We made at least 10 dozen of multiple recipes including tollhouse, sugar cookies (both sugared and frosted), thumbprint cookies stuffed with frosting or jelly, snickerdoodles, peanut butter blossoms, peanut butter cup tarts.  So yeah, hundreds of cookies. At this point, we’ve consumed almost 20 pounds of flour, 12 pounds of butter, several pounds each of brown and granulated sugar, six ounces of vanilla, about 40 eggs.  Still, it’s not really about what we produced.

We spent a lot of time waiting for the stove to catch up to our cooking, but I got to hear all her best stories and–surprise–some new content while we were throwing back java and listening to the blaring Christmas Music.  It’s the thing we do–I mix, she cuts, shapes, or rolls, then I sugar or decorate. We talk.

I must admit that when I first started doing this, I was thinking she was an easy mark to exploit for labor–she’ll roll out and cut sugar cookie dough all day long,  like a harvester racing an approaching rain. Over the years, it’s become more about the time together, but not because she’s doing anything different.  At Christmas, I am patient enough, welcoming enough, to accept her, which is a good thing because, kharma-wise, I’m going to need ten times the patience from my children some day.

 

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link Photo I Like sheer awesomeness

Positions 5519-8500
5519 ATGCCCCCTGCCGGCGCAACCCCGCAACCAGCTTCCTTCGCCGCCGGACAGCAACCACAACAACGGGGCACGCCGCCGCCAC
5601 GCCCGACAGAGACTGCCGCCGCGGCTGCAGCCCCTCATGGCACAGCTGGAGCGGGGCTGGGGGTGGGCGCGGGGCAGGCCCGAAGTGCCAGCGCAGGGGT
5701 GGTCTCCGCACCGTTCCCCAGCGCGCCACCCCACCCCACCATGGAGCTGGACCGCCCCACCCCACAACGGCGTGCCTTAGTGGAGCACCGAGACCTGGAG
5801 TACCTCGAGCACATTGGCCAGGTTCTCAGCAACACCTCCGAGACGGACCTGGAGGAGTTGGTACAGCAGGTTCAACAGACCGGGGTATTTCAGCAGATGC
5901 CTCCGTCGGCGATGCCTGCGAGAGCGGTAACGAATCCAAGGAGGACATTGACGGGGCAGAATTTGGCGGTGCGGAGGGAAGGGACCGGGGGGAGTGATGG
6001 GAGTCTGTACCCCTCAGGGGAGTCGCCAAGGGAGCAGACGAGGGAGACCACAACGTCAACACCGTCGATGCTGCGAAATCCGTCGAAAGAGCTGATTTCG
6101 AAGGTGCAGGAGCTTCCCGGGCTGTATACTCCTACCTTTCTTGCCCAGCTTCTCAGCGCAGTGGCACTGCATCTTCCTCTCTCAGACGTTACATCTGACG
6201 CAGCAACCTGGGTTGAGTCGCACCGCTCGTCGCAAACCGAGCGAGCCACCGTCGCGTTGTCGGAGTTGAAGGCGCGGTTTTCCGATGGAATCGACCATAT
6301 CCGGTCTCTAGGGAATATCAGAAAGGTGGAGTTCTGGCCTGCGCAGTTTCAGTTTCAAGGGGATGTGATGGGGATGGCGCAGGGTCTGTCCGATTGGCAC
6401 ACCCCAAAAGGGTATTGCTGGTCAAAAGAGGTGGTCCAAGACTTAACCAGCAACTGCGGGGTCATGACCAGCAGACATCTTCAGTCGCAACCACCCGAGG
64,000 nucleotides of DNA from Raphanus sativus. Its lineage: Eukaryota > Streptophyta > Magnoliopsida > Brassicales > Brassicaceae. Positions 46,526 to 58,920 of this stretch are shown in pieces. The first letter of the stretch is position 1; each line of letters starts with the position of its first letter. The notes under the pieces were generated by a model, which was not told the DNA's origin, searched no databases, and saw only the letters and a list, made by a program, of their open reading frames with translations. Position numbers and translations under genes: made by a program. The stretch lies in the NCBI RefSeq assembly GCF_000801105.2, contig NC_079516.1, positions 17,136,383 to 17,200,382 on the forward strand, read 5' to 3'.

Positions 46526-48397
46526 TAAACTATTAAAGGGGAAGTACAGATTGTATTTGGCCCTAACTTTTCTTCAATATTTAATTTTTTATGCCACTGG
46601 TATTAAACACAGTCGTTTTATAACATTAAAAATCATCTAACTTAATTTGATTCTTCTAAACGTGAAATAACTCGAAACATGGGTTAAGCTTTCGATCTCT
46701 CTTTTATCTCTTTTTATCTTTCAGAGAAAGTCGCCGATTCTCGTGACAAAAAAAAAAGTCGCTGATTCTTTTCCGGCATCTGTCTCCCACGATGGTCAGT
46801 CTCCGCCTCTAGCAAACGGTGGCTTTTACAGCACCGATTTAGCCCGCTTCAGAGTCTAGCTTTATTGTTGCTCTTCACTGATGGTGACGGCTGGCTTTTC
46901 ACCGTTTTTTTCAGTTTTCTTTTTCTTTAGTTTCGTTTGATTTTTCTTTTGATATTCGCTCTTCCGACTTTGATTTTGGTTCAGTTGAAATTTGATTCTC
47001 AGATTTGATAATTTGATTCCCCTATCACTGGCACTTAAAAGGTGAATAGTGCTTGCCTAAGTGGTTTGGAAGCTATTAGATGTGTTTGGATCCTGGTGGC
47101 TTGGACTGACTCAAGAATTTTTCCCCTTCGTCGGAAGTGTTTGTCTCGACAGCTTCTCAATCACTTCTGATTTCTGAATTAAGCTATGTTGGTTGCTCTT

My Parents Were Awesome (Well, not my parents, but…)

Here’s a Found Summer Photo I can actually source.  I lifted it from a cool as cucumbers tumblr page called My Parents Were Awesome.  Sadly, my parents were not awesome–they took us on vacation in October because the crowds were shorter–visiting every restored Colonial Village from Saint Augustine (we had time to tour the fort, but not to actually step on the beach–mom hated sand) to Black Creek Village, Ontario.  I’ve seen more women in bonnets demonstrating spinning wheels than I care to admit.  Maybe the couple below would adopt me.

http://myparentswereawesome.tumblr.com/
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Commentary Uncategorized

The Inherent Dangers of Elf on the Shelf

JunkChuck
December 16, 2013 at 4:46 am

This is one of the weirdest things of which I’ve heard in a long time. It sounds crazy, but maybe it’s better to demand good and respectful all year round instead of having to bear down on that “he sees you when you’re sleeping” BS–and the idea that an inanimate elf springs to life at night and–it’s just too damned Chucky for me.

ChuckyDoll

Everything is Better Wrapped in Bacon

If you’re like me, then the holidays are a time of elaborate decoration, gift-giving and the hidden look of disappointment in your parents’ eyes as they come to terms with another season that you’ve stood by your decision not to have children. Luckily for my parents, my younger sister has two little boys that love Christmas! My parents adore them and my sister and her husband are heavily involved in their lives and forming nostalgic memories for them to look back fondly on.  One of the “traditions” that my sister introduced is the Elf on the Shelf: A Christmas Tradition.

For those of you who aren’t in the know as I was not, Elf on the Shelf is a posable elf doll and accompanying book that outlines what this little elf means for the children of the house. The book goes on to tell the children to whom it is…